A toasty “ahhh” arose from the audience, as the curtain parted to reveal a stupendous set on a freezing opening night for Neil Simon’s FOOLS, directed by Jim Carroll. Soon, warm waves of laughter wafted steadily towards the stage. Simon’s farcical fable follows a schoolteacher’s efforts to educate a stunningly beautiful young woman in Kulyenchikov, a town that has been under a “stupid” curse for 200 years. The townsfolk are whacked with nitwittedness; a butcher sweeps dirt under the door of his shop from the outside in, a shepherd who doesn’t even know his first name can’t find his sheep, the mail carrier can’t read, people do dusting by putting dust on things, and so on. The teacher, Leon Tolchinsky (perkily portrayed by Josiah Donnell), vows to break the curse by giving simple lessons to the lovely Sophia (wittily played by Liz Iannucci) so that she will not be forced to save the fate of the town by marrying Count Gregor (great presence and ‘tremble’ by Thomas-Robert Irvin), an ancestor of the originator of the curse. Leon has only 24 hours to complete his mission, but as he attempts to educate Sophia, he is smitten by her beauty and swiftly falls under her spell of loveliness, placing himself in more peril than he may be able to handle…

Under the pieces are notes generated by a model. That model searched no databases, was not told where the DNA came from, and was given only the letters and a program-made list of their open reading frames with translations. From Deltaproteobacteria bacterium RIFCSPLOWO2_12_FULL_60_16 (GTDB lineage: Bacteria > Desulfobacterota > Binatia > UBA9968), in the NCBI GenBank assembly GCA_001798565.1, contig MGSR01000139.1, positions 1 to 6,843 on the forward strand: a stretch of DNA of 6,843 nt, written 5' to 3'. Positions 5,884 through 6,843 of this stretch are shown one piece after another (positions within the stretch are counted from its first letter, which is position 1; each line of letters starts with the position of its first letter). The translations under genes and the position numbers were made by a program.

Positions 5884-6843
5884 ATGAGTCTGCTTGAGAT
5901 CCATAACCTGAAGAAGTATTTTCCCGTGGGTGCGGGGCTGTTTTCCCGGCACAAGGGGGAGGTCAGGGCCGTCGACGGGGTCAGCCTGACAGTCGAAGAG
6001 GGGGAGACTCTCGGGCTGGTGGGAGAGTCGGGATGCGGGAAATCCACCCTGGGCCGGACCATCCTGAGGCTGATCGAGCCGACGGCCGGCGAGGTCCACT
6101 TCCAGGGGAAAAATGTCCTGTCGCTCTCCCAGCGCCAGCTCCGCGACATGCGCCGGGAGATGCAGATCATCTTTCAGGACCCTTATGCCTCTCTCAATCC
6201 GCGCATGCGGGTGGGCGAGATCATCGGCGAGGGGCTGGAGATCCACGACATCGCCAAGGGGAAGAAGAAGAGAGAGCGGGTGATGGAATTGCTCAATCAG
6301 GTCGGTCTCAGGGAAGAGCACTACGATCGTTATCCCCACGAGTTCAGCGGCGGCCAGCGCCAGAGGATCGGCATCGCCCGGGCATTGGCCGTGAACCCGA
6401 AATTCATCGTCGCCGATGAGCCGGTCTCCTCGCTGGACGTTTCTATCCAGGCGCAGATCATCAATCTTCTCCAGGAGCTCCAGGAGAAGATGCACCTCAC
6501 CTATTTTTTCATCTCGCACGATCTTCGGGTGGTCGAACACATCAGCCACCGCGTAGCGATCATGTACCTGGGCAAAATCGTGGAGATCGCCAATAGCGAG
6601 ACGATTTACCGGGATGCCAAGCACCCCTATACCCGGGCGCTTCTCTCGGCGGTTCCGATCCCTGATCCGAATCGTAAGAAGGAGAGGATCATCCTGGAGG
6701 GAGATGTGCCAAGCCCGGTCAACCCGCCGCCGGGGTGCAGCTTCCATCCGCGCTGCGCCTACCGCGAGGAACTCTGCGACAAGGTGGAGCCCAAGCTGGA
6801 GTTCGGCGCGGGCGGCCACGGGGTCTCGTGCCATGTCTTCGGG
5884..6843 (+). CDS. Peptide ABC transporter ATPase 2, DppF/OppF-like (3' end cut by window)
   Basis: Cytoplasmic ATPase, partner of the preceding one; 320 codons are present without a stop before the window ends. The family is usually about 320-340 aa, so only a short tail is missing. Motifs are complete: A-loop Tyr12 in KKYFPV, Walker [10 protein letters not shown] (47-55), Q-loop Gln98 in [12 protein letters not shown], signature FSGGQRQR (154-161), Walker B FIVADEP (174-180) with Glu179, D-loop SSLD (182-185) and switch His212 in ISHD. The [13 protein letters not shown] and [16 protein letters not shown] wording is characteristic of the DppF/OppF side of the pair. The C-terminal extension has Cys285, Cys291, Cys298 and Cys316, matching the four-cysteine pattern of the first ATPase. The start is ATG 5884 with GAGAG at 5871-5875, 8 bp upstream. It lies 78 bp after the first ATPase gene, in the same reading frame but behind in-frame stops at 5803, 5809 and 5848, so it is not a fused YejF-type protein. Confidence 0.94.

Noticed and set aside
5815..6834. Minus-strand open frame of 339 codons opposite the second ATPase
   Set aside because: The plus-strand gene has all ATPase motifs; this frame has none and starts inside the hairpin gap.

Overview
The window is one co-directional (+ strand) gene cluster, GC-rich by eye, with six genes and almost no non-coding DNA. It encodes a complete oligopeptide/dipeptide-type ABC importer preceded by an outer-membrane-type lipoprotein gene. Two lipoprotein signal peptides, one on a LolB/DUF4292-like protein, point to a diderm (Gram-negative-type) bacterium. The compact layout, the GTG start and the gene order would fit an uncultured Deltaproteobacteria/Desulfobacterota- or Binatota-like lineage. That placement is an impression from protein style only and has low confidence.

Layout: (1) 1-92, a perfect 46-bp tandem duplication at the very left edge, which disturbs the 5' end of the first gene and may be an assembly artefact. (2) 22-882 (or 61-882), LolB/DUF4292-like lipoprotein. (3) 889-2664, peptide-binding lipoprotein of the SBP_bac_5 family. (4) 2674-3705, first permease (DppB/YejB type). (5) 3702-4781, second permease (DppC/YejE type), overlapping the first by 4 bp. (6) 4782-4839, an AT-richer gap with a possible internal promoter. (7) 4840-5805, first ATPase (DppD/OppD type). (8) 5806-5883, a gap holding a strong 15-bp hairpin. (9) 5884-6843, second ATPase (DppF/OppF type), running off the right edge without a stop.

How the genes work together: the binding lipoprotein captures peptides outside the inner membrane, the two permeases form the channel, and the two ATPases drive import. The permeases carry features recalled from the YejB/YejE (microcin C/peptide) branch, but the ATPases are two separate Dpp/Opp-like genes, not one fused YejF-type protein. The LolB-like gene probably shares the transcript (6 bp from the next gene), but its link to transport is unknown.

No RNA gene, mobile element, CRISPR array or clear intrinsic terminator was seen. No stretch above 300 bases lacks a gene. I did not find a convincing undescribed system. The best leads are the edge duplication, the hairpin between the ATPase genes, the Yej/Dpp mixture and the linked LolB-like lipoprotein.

In an interview with James Lipton of the Paris Review (1992, No. 125), Neil Simon states that “FOOLS was an experiment that didn’t work”. It’s certainly a show that can present challenges, one being is that it’s not easy to believably portray these characters. It takes quick wit and smart timing to successfully pull it off such stupidity, and this along with lots of talent and a healthy side of camp did the trick in this production. Josiah Donnell with his bouyant charm is well cast for his part as Leon Tolchinsky. Paul Kerrigan and Lorraine Barrett are well paired as Dr. and Mrs. Zubritsky. Barrett’s facial expressions and physicality on stage are hysterical, and Kerrigan’s reactions are well suited. Liz Iannucci’s portrayal of their daughter Sophia is well done and exquisitely funny. Slovitch the butcher is smartly played by David Owen Cashell, whose comedic timing is tops, and “Something, Something” Snetsky is something special as played by Ken Fischer, and Bob Dimond does the Magistrate proud. Lauri Jacob’s Yenchna has proper attitude and Mishkin the mailmaid is deftly done by Michele Nicolay. Lastly, but mostly hilarious, is Thomas-Robert Irvin’s stage stealing rendition of Count Gregor. This cast makes FOOLS work very well indeed.
The set (Jolene Petrowski) was given applause at the beginning of the show, and costumes (Betsy Berwick, Cindy Schneeman) are well done and appropriate. Lighting (Charlie Hoover) was excellently conceived and executed, subtly complementing the set, the action, and the players.
The Players Club of Swarthmore’s FOOLS is a rollicking fun play and a great way to warm up with this wintry season with some hearty laughter!
by Neil Simon
Directed by Jim Carroll
January 9 – 24, 2015
The Players Club of Swarthmore
614 Fairview Avenue
Swarthmore, PA 19081